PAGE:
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Discussion Starter #21
Day 8

September 15th


Well, this was supposed to be the day that we would just pack our stuff and go to the airport to take our return flight to Brazil but this was not possible lol

For some reason the photos I took this day had some focus problem, so the quality is reduced. I hope you don't mind.

Another cloudy winter morning in Santiago (view from my hotel):


View from Principado de Asturias by felipeeaz, on Flickr

We took the bus to the airport and made a "last" ride in the city. Close to Parque de Las Esculturas, view of Costanera Center:


Costanera Center by felipeeaz, on Flickr

In the bus people were already commenting about a major flight controllers strike that was affecting the whole country, although we were not sure if our flight had also been cancelled as many others.


Santiago International Airport by felipeeaz, on Flickr

Later we found out that all the flights of the day were cancelled, including ours.


Cancelled flights by felipeeaz, on Flickr

Our flight rebooking was scheduled to September 17th at 1 AM, so we would have one extra day in Chile. The airline staff told us that according to the chilean law, in case of strike in the airport the airline was not obligated to afford food, transport and hotel to the affected passengers. So, unfortunately after some insistence, we had to come back to Santiago and in practice afford everything.


Coming back by felipeeaz, on Flickr


Streets of Santiago by felipeeaz, on Flickr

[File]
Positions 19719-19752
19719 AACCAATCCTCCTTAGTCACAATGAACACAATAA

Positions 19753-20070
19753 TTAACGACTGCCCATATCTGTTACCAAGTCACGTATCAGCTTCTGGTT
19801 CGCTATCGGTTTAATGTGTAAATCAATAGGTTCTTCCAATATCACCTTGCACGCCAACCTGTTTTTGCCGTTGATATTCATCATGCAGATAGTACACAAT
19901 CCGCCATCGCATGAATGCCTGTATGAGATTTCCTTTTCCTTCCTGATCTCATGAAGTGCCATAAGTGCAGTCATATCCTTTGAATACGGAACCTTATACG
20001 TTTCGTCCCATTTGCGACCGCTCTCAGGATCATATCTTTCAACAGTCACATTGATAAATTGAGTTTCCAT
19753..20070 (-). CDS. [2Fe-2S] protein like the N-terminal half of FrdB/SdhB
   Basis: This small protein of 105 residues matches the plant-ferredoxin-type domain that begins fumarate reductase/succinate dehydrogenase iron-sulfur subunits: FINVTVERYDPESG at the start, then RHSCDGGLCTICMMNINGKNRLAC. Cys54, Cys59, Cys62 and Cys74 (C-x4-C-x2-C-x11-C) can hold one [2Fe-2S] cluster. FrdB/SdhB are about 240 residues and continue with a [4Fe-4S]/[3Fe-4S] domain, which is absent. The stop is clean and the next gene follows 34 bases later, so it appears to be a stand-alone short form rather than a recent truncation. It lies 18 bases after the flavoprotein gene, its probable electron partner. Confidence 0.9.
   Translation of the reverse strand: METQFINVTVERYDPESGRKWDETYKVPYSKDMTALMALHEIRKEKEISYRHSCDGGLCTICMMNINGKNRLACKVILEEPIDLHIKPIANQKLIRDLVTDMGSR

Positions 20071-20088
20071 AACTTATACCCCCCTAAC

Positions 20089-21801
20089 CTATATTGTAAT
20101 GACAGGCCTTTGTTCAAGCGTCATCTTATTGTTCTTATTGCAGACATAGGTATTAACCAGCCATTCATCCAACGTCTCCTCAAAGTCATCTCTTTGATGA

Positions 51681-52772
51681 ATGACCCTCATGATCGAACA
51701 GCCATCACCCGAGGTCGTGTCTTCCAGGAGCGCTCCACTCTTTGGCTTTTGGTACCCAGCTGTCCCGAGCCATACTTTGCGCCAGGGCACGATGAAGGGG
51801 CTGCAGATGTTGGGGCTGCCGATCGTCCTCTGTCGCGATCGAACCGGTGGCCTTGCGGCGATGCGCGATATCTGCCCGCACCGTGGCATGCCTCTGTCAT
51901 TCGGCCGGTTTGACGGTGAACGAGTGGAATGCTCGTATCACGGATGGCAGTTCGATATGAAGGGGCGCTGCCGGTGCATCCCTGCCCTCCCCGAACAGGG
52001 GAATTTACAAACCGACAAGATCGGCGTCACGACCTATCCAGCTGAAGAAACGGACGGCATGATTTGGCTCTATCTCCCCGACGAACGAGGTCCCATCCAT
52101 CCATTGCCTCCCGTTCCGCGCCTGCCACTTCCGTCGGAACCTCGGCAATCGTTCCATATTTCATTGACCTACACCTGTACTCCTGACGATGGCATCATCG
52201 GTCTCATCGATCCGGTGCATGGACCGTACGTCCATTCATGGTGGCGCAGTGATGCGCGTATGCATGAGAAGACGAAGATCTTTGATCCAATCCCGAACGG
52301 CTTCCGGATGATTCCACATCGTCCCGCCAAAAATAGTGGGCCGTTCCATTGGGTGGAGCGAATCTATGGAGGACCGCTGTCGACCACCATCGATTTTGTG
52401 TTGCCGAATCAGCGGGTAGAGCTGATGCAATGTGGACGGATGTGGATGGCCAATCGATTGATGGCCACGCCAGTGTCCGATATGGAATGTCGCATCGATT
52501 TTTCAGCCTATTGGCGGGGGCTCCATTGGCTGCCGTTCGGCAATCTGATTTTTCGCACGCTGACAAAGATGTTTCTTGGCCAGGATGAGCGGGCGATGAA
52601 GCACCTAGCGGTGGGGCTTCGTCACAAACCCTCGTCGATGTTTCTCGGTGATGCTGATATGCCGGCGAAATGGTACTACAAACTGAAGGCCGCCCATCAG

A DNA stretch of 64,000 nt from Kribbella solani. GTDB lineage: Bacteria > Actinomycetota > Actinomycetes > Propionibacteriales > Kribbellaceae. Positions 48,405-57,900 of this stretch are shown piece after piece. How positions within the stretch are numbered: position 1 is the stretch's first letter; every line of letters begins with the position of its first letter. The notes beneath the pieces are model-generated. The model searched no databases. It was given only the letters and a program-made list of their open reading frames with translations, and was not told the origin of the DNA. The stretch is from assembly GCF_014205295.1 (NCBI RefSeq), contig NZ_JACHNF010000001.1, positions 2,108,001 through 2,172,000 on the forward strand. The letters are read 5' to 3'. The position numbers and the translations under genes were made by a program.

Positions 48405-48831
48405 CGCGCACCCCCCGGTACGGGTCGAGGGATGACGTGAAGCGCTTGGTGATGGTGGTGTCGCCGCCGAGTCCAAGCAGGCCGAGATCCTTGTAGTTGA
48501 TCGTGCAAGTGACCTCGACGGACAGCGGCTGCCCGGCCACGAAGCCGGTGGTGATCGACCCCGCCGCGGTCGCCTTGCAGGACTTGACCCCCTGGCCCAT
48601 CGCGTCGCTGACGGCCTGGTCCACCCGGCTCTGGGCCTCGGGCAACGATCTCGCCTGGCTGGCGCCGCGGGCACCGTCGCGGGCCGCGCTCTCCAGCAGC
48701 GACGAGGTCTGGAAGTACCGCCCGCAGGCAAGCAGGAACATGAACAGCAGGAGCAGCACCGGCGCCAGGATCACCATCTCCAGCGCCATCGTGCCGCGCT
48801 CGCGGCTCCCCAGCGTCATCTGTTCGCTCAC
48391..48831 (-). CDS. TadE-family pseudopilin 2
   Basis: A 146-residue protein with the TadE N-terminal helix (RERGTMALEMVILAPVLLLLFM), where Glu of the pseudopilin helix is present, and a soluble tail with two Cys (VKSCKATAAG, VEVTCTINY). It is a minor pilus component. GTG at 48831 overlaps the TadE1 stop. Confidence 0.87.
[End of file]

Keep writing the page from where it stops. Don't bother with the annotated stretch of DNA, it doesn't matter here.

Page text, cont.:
After searching for cheaper hotels, without much success, a friend's acquaintance that was also in Santiago told us about a good and cheaper apart hotel in Downtown Santiago. So after a call we discovered that there were still vacancies so we decided that we would stay there.

As almost everybody was quite stressed, we didn't leave the apart hotel this day.

The view from there (30th floor, if I'm not mistaken) was quite beautiful, the Andes, Costanera Center, Cerro San Cristóbal and the Downtown were visible from there:


Santiago by felipeeaz, on Flickr


View from VR Suites by felipeeaz, on Flickr


Centro de Santiago by felipeeaz, on Flickr


Santiago by felipeeaz, on Flickr
 

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Discussion Starter #22 (Edited)
Day 9

September 16th


Day of intense emotions! :lol:

Despite the stress caused by the flight cancellation, this extra day was good since we had more time to buy some stuff that we didn't have time before and we could visit more calmly Parque Araucano.

In the morning we left the hotel to go to Parque Arauco Mall (we used the metro to get there). After leaving Manquehue Station (in Las Condes, already close to the mall) we had to walk a little bit to get to our destination. We walked through a street called Rosario Norte, in the middle of a business district with many modern corporate buildings.


Rosario Norte St by felipeeaz, on Flickr


Rosario Norte by felipeeaz, on Flickr


Rosario Norte by felipeeaz, on Flickr


Rosario Norte, Las Condes in Santiago by felipeeaz, on Flickr


Santiago by felipeeaz, on Flickr


Las Condes or Vitacura? by felipeeaz, on Flickr

Crossing the street to get to Parque Araucano:


Close to Parque Aracuano by felipeeaz, on Flickr


Las Condes - Santiago de Chile by felipeeaz, on Flickr

After that we got a urban park called Parque Araucano. I really loved it, the view is amazing (Andes and modern buildings). I took many pictures:


Cloudy afternoon by felipeeaz, on Flickr


Parque Araucano View by felipeeaz, on Flickr


Parque Araucano and Costanera Center by felipeeaz, on Flickr


Glassy Buildings in Las Condes, Santiago - Chile by felipeeaz, on Flickr